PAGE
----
Shared WTS Sessions Using VNC

Bill Anglea bill.anglea "at"
Wed, 20 Mar 2002 08:09:53 +0000

Shared Windows Terminal Services Sessions Using VNC

One of the nice features of Windows Terminal Services (WTS) running in
Application Mode on a Windows 2000 Server 

is that you can have multiple users accessing the system.  However, one of
the drawbacks of WTS is that it does 

not natively support shared sessions that can be viewed by multiple

This document addresses this shortcoming in WTS by using a slick,
undocumented feature of Virtual Network 

Computing (VNC) from AT&T Labs in the UK.  This feature will allow a WTS
session to be shared with a VNC session 

for as long as the WTS session is active. 

The one drawback of this capability is that VNC will not run as a service
on a Windows 2000 machine when WTS is 

installed.  This means that VNC can only be used and active while the WTS
session is active.  If you log off the 

WTS session, the VNC server dies with that session.  This issue can be
mitigated somewhat as WTS allows for 

disconnection of a WTS client without logging off the session.  You can
then return to that session later and all 

programs on the server for that session are still active and running.

- Windows 2000 Server with WTS installed in either Remote Administrator
Mode (Limited to 2 Users) or Application 

Mode (Limited to the Number of Licensed Users). 
- VNC Version 3.3.3r9_x86 from AT&T Labs 

Installation of VNC:
Install VNC on the Windows 2000 Server.  If you are running WTS in Remote
Administrator Mode, then simply 

double-click on setup.exe.  If you are running WTS in Application Mode, you
MUST install VNC through the Add 

Remove Programs Icon in Control Panel.  This is a requirement of WTS. 
Do NOT install VNC as a Service on a Windows 2000 Machine running WTS.  You
MUST execute it in the VNC 

Application Mode. 
You can automate the invocation of a VNC Server for the Administrator
Account by dragging the Run WinVNC (App 

Mode) Icon to the Windows Startup folder, and then adjust its properties to
run minimized. 

C:\Documents and Settings\All Users\Start Menu\Programs\VNC\Run WinVNC (App

Setting VNC Password and Instance:
To start the VNC Server, you must logon to the Windows 2000 Server using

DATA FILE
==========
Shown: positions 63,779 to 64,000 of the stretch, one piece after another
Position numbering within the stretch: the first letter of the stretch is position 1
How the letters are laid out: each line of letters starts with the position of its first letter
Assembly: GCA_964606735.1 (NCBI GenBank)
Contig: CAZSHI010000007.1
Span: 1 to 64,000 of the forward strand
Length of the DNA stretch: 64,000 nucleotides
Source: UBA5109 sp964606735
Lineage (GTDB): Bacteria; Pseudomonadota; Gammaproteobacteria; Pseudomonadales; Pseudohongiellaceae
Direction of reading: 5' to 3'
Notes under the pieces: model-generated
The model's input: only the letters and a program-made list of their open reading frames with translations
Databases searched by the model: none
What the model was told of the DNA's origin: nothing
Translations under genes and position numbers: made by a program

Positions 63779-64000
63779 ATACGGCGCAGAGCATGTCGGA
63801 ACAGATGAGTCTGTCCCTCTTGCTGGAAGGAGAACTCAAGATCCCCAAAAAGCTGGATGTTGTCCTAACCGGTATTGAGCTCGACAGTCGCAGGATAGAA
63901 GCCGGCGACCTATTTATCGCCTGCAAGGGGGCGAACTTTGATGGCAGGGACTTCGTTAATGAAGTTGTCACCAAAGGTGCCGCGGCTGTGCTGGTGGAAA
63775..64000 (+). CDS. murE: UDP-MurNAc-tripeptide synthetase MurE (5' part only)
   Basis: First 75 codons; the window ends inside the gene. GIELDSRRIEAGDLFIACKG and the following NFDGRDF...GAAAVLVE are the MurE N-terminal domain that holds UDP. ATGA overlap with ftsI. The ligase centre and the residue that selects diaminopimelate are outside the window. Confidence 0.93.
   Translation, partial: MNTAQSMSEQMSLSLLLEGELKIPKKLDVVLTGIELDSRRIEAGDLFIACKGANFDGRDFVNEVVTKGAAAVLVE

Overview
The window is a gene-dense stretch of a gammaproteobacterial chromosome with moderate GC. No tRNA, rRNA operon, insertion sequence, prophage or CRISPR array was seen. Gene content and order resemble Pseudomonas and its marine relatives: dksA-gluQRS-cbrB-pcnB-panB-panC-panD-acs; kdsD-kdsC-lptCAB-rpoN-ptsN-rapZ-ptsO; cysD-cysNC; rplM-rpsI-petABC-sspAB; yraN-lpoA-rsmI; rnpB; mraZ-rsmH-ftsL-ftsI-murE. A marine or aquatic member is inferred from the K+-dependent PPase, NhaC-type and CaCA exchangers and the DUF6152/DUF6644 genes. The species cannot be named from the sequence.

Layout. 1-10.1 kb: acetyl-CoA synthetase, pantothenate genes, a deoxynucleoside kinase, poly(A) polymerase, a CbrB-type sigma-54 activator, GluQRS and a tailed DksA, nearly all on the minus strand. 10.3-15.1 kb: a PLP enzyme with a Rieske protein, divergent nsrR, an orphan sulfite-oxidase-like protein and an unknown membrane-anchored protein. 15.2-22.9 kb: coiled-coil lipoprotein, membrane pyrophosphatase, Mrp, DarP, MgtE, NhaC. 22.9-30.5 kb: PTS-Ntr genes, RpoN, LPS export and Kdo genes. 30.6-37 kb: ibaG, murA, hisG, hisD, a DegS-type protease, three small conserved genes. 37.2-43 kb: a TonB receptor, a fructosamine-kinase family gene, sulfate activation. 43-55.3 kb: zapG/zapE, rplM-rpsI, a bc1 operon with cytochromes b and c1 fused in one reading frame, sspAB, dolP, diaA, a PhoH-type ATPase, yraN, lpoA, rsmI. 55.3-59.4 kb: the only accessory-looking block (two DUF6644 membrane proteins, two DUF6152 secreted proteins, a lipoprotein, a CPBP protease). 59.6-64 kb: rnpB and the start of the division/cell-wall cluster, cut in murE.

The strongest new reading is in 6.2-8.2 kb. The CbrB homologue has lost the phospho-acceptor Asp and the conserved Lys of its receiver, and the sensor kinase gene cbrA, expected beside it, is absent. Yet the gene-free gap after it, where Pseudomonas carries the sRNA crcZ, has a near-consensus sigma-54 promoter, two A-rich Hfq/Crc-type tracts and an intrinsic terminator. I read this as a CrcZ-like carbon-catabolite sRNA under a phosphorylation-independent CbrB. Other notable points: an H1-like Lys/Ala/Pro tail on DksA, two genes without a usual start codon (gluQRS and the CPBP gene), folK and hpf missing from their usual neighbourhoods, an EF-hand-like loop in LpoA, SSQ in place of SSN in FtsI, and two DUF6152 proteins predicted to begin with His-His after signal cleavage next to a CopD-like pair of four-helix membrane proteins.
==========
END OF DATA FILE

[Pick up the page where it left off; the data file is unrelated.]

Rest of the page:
Whether VNC is invoked automatically from the Startup folder, or manually
from the Run WinVNC (App Mode) Icon, 

you must manually set the password for the VNC Program.  Once set, the VNC
password remains with the Account, not 

the Session.  So, whether your session ID is 0, 1, 2 or 99, your VNC
password will remain constant once set. 
Ensure that a VNC Server is running for your account by observing the VNC
Icon on the Program Tray.  To establish 

the VNC password for your account, right click on the VNC icon in the
Program Tray and select Properties.  Set 

your password in the password field and ensure that the Auto CheckBox is
activated on the Display Number field. 

This will allow the VNC Instance number to automatically increment as users
establish sessions. Multiple active 

VNC sessions can be supported per account. 
Once you have started a VNC Server in App Mode and your password is set,
the only other piece of information that 

you need to connect with the VNC Client is the Session ID Number.  To
obtain this information, right click on the 

VNC icon in the Program Tray and select Properties again.  Your current
Session ID Number will be displayed. 

Use a VNC Client Connection to Share the WTS Session:
Start your VNC client on another machine and connect to the
VNC_Server:Session_ID.  AS an example, if the server 

is ebcdell01 and the Session ID is 1, then you would connect to ebcdell01:1 
When prompted, provide your VNC Account Password and the client should
Now, here is the magic.  Every action in either the WTS or the VNC Session
for your account are now
mirrored to each other.  You now have a Shared WTS Session.  If other users
start VNC Clients and check the 

Request Shared Session option, you can have multiple viewers/participants
in your WTS session. 

The statements and opinions expressed here are my own and do not
necessarily represent those of Oracle Corporation. 

Last Updated: 20-Mar-2002
bill.anglea "at"

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